The dollar could be headed for a crash and it could happen very suddenly. So says economist Stephen Roach who believes it might occur at “warp speed.”
Roach, a Yale University senior fellow and former Morgan Stanley Asia chairman, sees the global pandemic as accelerating people’s “trigger responses.” That, compounded by a “…massive shift to fiscal stimulus (that) is going to blow out the national savings rates and the current account deficit,” leads Roche to believe the dollar will soon collapse by 35%.
Exactly one week ago, we wrote about the dollar’s signals its move higher has run out of steam. The climbed for four straight days after that, albeit in a tight range.
Yesterday’s drop erased three days’ worth of that advance. Today, the greenback appears to have found its footing, edging higher. However, the last few days of trading have given rise to a bearish pattern on the charts, signaling a resumption of the downtrend.
The dollar completed a bearish rising flag after the sharp decline that was, itself, a breakout from the bearish symmetrical triangle pattern that formed following the drop in March and April.
The tightness of the range and the upward bias are both tell-tale signs of something other than a bullish pattern, which is how this move might look on the surface, given that the USD has been rising. The presumption is that of an intense exchange between buyers and sellers. However, even these buyers are probably actually sellers.
The dramatic 4% drop in two weeks had bears excited, but also second-guessing themselves: “maybe we got ahead of ourselves; it moved too far, too fast.” In a rush to lock in profits, they unwind sell-positions, which increases pressure on the demand-side of the equation, causing prices to inch up. But who’s shorting?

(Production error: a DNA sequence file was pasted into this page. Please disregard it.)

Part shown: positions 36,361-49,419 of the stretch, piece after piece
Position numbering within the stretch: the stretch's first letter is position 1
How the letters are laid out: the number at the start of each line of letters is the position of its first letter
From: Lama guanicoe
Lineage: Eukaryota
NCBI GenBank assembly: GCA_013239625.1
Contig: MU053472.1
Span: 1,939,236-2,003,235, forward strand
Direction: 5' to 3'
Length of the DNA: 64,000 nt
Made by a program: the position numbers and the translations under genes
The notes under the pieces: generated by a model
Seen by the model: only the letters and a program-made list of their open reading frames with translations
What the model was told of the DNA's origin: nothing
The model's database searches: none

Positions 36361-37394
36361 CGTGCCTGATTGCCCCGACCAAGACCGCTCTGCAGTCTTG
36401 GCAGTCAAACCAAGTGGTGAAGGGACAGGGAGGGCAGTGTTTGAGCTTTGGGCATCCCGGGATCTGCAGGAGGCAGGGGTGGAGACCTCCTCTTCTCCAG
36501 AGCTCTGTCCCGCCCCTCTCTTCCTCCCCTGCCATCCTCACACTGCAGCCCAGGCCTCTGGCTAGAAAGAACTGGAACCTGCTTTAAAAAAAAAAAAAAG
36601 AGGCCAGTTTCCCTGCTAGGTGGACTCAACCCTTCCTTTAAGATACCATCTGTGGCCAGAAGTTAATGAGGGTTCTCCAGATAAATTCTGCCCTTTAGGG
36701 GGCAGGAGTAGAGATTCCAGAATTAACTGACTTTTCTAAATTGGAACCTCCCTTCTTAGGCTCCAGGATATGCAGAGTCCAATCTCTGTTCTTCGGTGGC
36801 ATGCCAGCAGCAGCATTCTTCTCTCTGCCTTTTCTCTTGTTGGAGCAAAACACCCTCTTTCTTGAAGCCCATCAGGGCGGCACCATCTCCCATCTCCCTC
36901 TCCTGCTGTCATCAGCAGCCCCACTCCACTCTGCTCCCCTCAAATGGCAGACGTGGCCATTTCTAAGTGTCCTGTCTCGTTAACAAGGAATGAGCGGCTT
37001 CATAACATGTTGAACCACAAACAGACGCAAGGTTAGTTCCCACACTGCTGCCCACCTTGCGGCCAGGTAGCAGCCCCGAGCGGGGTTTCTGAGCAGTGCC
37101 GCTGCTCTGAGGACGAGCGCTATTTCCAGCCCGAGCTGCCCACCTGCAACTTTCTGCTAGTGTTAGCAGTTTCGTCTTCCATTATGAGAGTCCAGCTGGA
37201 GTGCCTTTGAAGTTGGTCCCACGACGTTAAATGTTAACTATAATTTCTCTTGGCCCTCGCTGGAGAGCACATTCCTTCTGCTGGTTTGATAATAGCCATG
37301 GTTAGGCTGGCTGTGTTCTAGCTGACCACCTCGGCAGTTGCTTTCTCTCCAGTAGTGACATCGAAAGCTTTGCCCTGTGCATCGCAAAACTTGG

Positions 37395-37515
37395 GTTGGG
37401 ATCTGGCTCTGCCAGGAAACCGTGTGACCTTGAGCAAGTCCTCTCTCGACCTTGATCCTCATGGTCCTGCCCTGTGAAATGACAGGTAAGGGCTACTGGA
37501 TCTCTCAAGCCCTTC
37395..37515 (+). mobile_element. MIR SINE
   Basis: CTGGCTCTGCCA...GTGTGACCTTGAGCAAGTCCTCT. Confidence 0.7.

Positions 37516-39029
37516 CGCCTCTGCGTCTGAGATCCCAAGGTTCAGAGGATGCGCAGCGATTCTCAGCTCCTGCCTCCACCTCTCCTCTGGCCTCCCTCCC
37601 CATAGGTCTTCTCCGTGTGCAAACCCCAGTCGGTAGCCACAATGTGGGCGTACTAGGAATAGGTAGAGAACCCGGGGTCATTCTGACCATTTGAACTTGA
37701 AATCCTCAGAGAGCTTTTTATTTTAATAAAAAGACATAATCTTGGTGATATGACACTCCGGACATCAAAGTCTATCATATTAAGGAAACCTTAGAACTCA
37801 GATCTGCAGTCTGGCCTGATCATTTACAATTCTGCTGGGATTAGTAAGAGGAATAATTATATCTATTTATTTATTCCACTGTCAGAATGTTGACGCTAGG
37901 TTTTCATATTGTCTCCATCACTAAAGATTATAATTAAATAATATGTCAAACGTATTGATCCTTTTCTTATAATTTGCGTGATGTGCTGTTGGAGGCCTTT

The answer: traders that blinked with the first leg down from the symmetrical triangle. They must have been kicking themselves for losing such an easy win, promising themselves they’d be more alert, and quicker on the trigger if another such opportunity presented itself.
The flag formation is that period that includes all the soul-searching and all the stages of an emotional arc.
When selling pressure from new bears overwhelms demand in the form of short-covering by established bears, they must keep selling, even at lower prices, below the confines of the pattern. This is what causes the downside breakout.
When that happens, it’s a signal to the existing bears that they were not wrong about the market after all, and that it wasn’t just a random move, but part of a bigger pattern. They then jump back in, pressing the accelerator and sending this instrument south.
The 50 DMA had already crossed below the 100 DMA within the development of the rising flag. Another leg down would push the 50 DMA further down, below the 200 DMA and forming a death cross.
The RSI also peaked, even before the price breakout, finding resistance at the top of its falling channel, marking a negative divergence to the symmetrical triangle. This gave technical traders a heads-up, ahead of the formation of the flag.
As far as the RSI is concerned, the instrument has completed a full return-move, as the momentum-indicator climbed back to the lows that correspond to those of the price pattern, while the price is 1.2% below the pattern.
Conservative traders would wait for the price to fall to the bottom of the flag, toward the psychological 95.00 mark, then wait for a likely return move to retest the flag, before committing to a short position.
Moderate traders might follow the same pattern as conservative traders, but they would likely wait for the corrective rally to determine a better entry-point, rather than to confirm resistance.
Aggressive traders may short at will, provided they know how to write a coherent trade plan and have the discipline to stick to it. Following is a sample of the parameters required for a trade. Traders can change any component to fit their preferences.
- Entry: 97.00
- Stop-Loss: 97.75 – above the flag
- Risk: 75 pips
- Target: 94.75 – above Mar 9 low
- Reward: 225 pips
- Risk-Reward Ratio: 1:3